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Tax Rates Move Earnings

Earnings per share is all that most investors notice when a company reports quarterly results. All else equal, share prices move up when earnings substantially beat forecasts. Conversely, stocks usually drop when they fall short.

Few analysts and even fewer individual investors notice the income tax rate that was a key factor in determining earnings per share. They should. Here’s why.

Earnings per-share (EPS) is net income divided by the number of shares out. If a company had net income of $1,000 and 500 shares out, it earned $2.00 per share.

Why Tax Rates Matter
Here’s the part that most players ignore. You get net income by subtracting income taxes due from pre-tax income, which is the profit left after considering all costs except income taxes. Corporations typically pay taxes amounting to 30% to 40% of pre-tax income. But sometimes they pay a lower rate, and reported EPS skyrockets when that happens. Here’s an example.

Assume that Company A and Company B both earned $1,000 in pre-tax income, and both had 100 shares out. But they pay different income tax rates. Company A pays 20% and Company B pays 40%.

Here’s how that math works. Company A’s net income is $800 ($1000 minus $200) compared to $600 for Company B. Thus, even though they both generated the same pre-tax profit, Company A earned $8.00 per share ($800 divided by 100 shares) compared to $6.00 per share for Company B.

Tax rates always vary from year-to-year and you can see from the example, even a small change could mean the difference between whether a company beats or misses earnings expectations.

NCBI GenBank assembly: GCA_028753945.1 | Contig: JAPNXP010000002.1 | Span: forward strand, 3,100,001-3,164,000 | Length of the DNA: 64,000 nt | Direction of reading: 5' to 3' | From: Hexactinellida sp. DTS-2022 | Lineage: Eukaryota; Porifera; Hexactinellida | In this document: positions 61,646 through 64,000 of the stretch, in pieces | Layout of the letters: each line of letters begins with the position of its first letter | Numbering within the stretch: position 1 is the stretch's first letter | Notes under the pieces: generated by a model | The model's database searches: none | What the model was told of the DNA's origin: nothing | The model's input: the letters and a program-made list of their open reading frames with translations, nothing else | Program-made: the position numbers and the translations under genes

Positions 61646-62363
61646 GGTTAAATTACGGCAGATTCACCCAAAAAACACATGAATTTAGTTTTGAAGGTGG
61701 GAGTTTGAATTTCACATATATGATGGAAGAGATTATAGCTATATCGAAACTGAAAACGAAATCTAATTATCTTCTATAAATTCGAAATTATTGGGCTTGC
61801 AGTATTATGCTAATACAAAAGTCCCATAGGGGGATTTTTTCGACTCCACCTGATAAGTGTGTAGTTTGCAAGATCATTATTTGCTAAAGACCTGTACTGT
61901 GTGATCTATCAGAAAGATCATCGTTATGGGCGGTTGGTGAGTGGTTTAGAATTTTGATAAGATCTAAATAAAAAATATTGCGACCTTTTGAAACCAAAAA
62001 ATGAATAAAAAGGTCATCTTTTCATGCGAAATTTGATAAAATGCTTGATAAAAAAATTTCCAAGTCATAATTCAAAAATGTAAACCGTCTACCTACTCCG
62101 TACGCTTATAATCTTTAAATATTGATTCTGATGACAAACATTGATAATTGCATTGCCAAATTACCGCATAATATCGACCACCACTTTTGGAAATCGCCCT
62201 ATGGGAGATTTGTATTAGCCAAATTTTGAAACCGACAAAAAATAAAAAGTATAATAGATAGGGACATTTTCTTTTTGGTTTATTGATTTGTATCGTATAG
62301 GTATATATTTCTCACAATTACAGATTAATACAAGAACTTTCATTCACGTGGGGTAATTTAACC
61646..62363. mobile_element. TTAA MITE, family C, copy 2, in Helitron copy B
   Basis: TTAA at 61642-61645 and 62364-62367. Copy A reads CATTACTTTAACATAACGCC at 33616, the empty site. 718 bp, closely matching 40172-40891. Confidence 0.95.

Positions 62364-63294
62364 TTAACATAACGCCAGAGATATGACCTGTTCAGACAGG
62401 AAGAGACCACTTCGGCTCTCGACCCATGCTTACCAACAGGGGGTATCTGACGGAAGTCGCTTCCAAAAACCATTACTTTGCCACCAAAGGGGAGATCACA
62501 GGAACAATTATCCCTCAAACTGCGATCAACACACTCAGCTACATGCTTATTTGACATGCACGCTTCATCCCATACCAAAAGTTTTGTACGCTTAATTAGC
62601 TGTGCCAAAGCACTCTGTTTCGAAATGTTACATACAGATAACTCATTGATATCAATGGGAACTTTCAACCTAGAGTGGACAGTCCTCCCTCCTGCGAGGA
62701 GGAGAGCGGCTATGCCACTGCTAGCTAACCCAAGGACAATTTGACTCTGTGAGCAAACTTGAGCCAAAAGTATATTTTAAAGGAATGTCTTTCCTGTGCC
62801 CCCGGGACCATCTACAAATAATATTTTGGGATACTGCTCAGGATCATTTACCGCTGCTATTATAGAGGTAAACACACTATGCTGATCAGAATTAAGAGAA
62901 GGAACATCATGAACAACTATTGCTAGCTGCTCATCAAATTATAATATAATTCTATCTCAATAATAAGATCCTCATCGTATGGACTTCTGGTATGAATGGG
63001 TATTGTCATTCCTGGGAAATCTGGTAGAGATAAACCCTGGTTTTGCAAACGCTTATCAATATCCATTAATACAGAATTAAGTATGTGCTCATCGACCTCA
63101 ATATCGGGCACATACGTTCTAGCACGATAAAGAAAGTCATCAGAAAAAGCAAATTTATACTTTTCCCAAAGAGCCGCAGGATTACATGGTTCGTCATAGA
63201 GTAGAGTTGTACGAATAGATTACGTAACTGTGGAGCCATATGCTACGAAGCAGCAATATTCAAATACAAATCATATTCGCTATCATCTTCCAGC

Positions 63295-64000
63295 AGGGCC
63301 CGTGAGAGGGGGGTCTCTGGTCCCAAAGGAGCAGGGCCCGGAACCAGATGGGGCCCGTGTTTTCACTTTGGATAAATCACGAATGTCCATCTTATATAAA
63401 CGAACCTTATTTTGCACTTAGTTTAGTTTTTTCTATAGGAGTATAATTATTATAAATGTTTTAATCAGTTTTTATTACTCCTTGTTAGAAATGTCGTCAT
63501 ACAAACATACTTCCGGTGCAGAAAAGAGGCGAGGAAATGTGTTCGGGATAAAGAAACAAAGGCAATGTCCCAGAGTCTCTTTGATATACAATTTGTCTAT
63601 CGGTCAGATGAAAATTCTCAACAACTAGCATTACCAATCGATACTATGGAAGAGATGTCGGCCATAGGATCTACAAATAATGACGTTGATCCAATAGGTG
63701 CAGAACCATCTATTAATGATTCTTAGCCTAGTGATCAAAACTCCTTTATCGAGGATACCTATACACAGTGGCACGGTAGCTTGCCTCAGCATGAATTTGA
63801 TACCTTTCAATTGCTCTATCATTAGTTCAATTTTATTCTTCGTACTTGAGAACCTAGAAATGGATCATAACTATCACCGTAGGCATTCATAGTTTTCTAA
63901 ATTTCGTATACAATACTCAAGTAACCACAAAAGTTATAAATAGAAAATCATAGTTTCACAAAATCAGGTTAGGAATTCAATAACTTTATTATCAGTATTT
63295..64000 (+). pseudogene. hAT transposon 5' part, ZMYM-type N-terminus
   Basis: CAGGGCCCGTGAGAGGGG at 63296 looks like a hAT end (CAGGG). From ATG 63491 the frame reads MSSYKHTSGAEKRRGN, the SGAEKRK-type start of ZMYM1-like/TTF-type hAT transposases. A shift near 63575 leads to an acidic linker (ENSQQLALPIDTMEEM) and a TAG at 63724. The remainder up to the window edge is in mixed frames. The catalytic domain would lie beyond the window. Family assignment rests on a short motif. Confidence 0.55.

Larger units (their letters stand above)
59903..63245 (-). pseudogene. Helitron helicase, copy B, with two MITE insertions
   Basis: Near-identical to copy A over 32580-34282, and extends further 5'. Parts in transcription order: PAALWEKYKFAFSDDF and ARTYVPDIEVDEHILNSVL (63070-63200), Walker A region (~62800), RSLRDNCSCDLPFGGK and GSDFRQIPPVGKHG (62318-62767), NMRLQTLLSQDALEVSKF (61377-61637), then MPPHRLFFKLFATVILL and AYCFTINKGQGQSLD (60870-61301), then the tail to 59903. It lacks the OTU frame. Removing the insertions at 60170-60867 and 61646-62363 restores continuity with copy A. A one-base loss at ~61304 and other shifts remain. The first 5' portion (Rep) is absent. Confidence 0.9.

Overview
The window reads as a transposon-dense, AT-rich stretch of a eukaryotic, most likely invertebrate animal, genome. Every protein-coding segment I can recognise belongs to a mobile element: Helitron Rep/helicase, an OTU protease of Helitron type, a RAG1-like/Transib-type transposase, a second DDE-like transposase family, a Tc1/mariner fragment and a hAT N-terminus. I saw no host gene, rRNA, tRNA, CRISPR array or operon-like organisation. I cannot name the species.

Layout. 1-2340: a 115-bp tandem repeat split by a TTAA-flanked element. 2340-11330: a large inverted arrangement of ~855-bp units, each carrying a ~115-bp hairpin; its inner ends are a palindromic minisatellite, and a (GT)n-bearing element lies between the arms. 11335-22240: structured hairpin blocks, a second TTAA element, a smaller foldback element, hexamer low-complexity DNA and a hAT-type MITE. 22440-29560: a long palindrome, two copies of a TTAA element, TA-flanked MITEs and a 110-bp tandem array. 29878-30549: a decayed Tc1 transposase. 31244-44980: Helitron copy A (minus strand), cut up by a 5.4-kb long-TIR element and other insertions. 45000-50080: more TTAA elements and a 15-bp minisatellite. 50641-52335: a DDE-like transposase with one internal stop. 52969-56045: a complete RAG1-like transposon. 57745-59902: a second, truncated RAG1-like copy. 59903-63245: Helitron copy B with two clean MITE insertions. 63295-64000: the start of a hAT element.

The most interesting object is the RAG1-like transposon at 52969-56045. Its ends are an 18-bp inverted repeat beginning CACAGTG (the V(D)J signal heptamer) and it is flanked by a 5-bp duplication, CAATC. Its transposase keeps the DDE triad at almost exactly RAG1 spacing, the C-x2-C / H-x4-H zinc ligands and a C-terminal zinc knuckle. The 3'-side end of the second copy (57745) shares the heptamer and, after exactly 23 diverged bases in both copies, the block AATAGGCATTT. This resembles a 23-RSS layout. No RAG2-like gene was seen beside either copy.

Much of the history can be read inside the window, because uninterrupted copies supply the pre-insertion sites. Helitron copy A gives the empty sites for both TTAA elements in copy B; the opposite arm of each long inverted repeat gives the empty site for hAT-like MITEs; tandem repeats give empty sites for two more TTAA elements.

What Happens Next?
Thus, when you’re analyzing a stock, you need to know its recent income tax rate, and whether that rate is likely to move up in future quarters. Fortunately, that’s easy to do. You won’t need your calculator. You can look up the annual income tax rates going back 10 years for just about any stock on MSN Money (moneycentral.msn.com) or on Morningstar (www.morningstar.com).

When you look, you’ll see that some firms always pay lower than the typical 30%-40% rates because of conditions particular to the company or its industry. Others, however, may be enjoying a temporary tax break triggered by recent losses, or for a variety of other reasons.

Where to Get Tax Info
Both Morningstar and MSN Money display tax rates for each of the past 10 fiscal years, but Morningstar also displays the rate for the most recent reported four quarters (TTM or trailing 12-months). Consequently, I’ll describe how to use Morningstar to look up Internet auction site eBay's numbers.

Enter eBay’s ticker symbol (EBAY) in the quote box on Morningstar’s home page, and then select Key Ratios. Look for the “tax rate” figures in the Profitability section. When I looked, eBay’s most recent fiscal year (2008) and TTM rates were 18.5%, far below the 30% to 40% numbers typical of earlier years.

Not Worth Digging
Finding out why eBay’s recent tax rate is lower than usual requires some digging. Unless you get lucky with a Google search, you’ll probably have to read a recent SEC quarterly or annual report to learn the reason. In my view, it’s not worth the effort. Undoubtedly, eBay’s tax rate will eventually return to the historical norms reflected on Morningstar’s report. When that happens, eBay’s earnings growth rate will take a hit. 

In the stock market, nothing works all the time. The fact that a stock is paying unusually low corporate tax rates signals added risk. It’s no guarantee that the stock will miss its next quarter’s earnings forecast.

published 5/10/09

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